In her 2002 Newbery Award acceptance speech, Linda Sue Park recalled how her father, a Korean immigrant, regularly took her and her siblings to the library and helped them find books. As an adult, she had once asked how he chose the books. As she relayed his explanation in her speech, it brought tears to the eyes of librarians in the audience: “He left the room for a few moments,” she said, “and came back with a battered accordion file and handed it to me. Inside were dozens of publications listing recommended children’s books–brochures, flyers, pamphlets–and most of them were issued by ALA.”

As this moving story shows, booklists can be enormously helpful to parents and teachers, and even the kind of young reader who likes lists. Instead of being overwhelmed by all those books on the shelves, the library user has a guide with ideas from experts.

I’m a great fan of the ALSC lists, and particularly Notable Children’s Books. Many years ago I served on the committee so I know how much work and care goes into creating it. Yet do these annual lists reach as many young readers as we’d like, either directly or through parents and teachers? I’m confident we can spread the word about these books even further. Here are some ways to share the list online or in print:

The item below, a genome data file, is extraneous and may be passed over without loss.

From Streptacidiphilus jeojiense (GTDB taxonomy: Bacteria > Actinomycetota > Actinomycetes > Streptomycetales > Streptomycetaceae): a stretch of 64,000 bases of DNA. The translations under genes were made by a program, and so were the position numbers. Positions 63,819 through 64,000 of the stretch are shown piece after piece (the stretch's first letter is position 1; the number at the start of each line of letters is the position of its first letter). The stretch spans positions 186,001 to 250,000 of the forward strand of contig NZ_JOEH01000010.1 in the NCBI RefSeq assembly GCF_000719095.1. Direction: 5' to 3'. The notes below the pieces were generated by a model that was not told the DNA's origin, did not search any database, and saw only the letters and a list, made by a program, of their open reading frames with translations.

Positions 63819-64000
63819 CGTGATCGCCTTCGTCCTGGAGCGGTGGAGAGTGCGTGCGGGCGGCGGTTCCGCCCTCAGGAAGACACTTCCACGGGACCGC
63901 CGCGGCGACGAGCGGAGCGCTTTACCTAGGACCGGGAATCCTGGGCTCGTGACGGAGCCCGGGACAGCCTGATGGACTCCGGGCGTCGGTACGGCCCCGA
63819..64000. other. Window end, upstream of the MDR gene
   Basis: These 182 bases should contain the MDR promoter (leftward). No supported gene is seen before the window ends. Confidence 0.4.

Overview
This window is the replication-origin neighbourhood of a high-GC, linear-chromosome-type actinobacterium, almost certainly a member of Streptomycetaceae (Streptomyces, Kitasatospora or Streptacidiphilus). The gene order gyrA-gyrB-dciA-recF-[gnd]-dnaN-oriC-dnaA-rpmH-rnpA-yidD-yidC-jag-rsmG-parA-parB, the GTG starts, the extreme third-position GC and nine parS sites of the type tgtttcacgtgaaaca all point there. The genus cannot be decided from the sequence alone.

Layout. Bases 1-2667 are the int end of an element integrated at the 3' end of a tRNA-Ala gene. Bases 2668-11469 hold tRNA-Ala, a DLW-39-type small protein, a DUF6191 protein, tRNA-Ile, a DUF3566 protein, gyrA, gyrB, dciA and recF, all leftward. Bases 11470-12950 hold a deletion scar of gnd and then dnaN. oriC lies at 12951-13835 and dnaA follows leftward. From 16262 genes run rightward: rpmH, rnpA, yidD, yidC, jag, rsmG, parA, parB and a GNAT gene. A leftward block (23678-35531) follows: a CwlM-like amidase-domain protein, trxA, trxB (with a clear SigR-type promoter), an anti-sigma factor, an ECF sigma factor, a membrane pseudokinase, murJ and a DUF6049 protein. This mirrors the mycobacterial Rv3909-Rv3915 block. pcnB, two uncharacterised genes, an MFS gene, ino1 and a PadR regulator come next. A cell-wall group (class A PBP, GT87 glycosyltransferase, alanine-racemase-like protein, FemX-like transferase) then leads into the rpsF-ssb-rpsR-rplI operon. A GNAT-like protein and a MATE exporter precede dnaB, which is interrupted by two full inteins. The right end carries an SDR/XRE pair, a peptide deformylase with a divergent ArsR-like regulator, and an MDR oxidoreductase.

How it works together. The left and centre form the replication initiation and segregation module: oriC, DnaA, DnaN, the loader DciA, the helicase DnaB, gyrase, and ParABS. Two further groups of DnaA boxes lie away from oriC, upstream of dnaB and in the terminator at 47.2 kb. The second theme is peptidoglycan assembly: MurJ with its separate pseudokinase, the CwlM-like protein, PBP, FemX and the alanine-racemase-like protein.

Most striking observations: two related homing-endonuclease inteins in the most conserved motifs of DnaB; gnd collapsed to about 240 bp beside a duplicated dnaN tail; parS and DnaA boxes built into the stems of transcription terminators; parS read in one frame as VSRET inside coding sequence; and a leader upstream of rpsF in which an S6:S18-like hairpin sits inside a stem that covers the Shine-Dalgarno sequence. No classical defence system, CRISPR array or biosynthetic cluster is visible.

Ten Ways to Publicize Notable Children’s Books

1. Use the power of social media to connect to ALSC’s online version of the list. You’ll find “share the page” buttons for Facebook, Twitter, Google Plus, Stumbleupon, Reddit, Digg, Pinterest, Tumblr, and Addthis.

2. In the past, libraries could buy brochures of the list. Now you can print out the whole list or part of it at the ALSC website, and make it available as a good old-fashioned list on paper for library patrons. Or, if you want a list without annotations, I’ve created versions by age group that can be found here:

3. Create a bookmark with a link to the online list and an explanation of what it offers.

4. Make a book display of the Notables books or a bulletin board display. There’s a reason that publishers pay to have their books displayed at the front of bookstores: those are the books that catch people’s eye. Displays serve the same function in libraries. Have the lists or bookmarks there for patrons to take home.
Notable Seal

5. Put a Notables sticker on the books. ALA sells these along with other award stickers at the ALA Store. They can be used for the Notable books, recordings, videos, and software.

6. Talk about the Notables books! Booktalk the books formally in schools and informally to individual patrons. Share your enthusiasm. Remind parents about the lists at gift-giving times.

7. Make sure your local bookstore knows about the list. They might want to highlight recommendations from experts, too, with displays and lists.